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Are thin-screen TVs more fragile than rear-projection or CRT TVs?

CRTs: Heavy and Tough
After about 10 minutes using the cutting attachment of a rotary tool on the CRT, the author finally gave up.
After about 10 minutes using the cutting attachment of a rotary tool on the CRT, the author finally gave up.
Photo by Ed Grabianowski

We started our experiment with some CRT computer monitors that were headed for the recycling plant -- they were stand-ins for CRT TVs (their construction is essentially the same for our purposes). For the first test, the author threw a TV remote with the batteries still in it at the screen as hard as possible -- full-wind-up, Major-League-Baseball-style. The CRT screen got a small scratch that rubbed right off. The remote -- well, the author never did find where it landed. It's somewhere in his garage.

For the second test, the author hit the screen with a 48-ounce (1.4-kilogram) lead hammer. He didn't just tap it, he swung and slammed the hammer into the screen repeatedly. The screen did get some nasty marks and scratches, but it wouldn't shatter. Finally, the author took a cutting tool directly through the screen. After several minutes of cutting, he still hadn't sliced all the way through the glass.

The bottom line? If you have a standard-definition TV with a CRT screen, and you're a particularly demonstrative Wii bowler or tennis player, you'll still want to use the wrist strap, but only for the protection of the Wii Remote and any bystanders, not necessarily for the safety of your TV. In fact, anecdotal evidence shows that CRTs can survive drops from garage roofs and from moving cars without the tube cracking, exploding or imploding (but they won't stop a bullet).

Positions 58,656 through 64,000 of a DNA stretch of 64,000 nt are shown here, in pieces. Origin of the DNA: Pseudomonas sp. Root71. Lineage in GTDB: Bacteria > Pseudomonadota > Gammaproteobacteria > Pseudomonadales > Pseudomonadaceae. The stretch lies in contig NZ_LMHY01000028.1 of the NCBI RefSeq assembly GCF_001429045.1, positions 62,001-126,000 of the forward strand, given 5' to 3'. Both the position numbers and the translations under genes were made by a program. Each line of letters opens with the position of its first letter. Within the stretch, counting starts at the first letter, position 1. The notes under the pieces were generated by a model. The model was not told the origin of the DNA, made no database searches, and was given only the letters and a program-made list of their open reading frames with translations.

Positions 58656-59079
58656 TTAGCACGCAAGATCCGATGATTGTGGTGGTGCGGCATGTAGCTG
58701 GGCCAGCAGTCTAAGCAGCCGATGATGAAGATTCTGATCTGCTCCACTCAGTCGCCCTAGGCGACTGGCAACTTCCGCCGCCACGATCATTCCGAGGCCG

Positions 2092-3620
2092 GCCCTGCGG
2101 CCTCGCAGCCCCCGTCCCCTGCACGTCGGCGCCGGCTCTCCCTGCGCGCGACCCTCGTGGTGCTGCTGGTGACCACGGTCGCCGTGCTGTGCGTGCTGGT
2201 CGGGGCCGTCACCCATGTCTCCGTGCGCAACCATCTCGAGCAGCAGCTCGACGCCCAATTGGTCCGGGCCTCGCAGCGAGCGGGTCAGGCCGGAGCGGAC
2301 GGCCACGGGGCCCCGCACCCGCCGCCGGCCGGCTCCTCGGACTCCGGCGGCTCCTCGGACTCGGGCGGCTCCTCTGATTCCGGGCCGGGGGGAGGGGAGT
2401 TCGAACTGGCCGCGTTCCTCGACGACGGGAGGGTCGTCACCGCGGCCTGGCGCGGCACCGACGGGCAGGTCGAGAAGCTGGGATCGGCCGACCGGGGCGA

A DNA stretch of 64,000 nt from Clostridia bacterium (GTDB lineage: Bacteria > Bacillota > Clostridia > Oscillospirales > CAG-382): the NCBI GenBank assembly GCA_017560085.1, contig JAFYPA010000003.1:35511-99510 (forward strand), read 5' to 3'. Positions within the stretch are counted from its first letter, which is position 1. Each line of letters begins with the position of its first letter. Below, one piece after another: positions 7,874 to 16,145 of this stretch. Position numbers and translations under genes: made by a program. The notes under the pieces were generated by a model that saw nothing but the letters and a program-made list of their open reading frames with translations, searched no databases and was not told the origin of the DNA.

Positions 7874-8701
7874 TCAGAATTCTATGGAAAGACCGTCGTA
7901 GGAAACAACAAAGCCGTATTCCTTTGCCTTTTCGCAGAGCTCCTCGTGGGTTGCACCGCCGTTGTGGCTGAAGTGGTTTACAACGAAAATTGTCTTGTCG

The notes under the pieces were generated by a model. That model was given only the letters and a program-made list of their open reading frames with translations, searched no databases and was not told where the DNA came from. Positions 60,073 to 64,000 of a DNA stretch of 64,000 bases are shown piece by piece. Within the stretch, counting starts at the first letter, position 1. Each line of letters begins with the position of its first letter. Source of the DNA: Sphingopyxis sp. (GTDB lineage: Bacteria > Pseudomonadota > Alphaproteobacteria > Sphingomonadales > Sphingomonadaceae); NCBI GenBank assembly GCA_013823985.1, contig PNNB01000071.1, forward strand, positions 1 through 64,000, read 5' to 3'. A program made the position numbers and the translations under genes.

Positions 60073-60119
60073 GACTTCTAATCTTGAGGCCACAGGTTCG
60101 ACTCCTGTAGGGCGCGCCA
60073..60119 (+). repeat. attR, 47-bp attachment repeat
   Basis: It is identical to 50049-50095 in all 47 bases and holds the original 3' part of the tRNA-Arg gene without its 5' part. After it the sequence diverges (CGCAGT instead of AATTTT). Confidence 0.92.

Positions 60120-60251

What makes CRTs so tough? For one thing, they're made of fairly thick glass, 10 mm or more depending on the TV or monitor [source: Society of Photographic Instrumentation Engineers]. Perhaps more importantly, they aren't just sheets of glass -- a CRT screen is a large vacuum tube, sort of like a giant light bulb. This gives it a certain structural strength that a flat sheet of glass doesn't possess. Indeed, the fact that there's a vacuum inside a CRT tube is part of the reason for the thickness of the glass. It needs to be strong enough to resist imploding. The bigger the tube, the thicker the glass has to be.

Of course, there are many electronic components inside a CRT TV, so subjecting it to serious impacts can easily damage those components and ruin the TV, even the screen isn't cracked. There may also be toxic compounds inside old TVs, and certain components can hold a strong electrical charge even if the TV is off and unplugged. Be careful with your old TVs, especially if they're damaged!

In other words, don't try our experiments at your own home.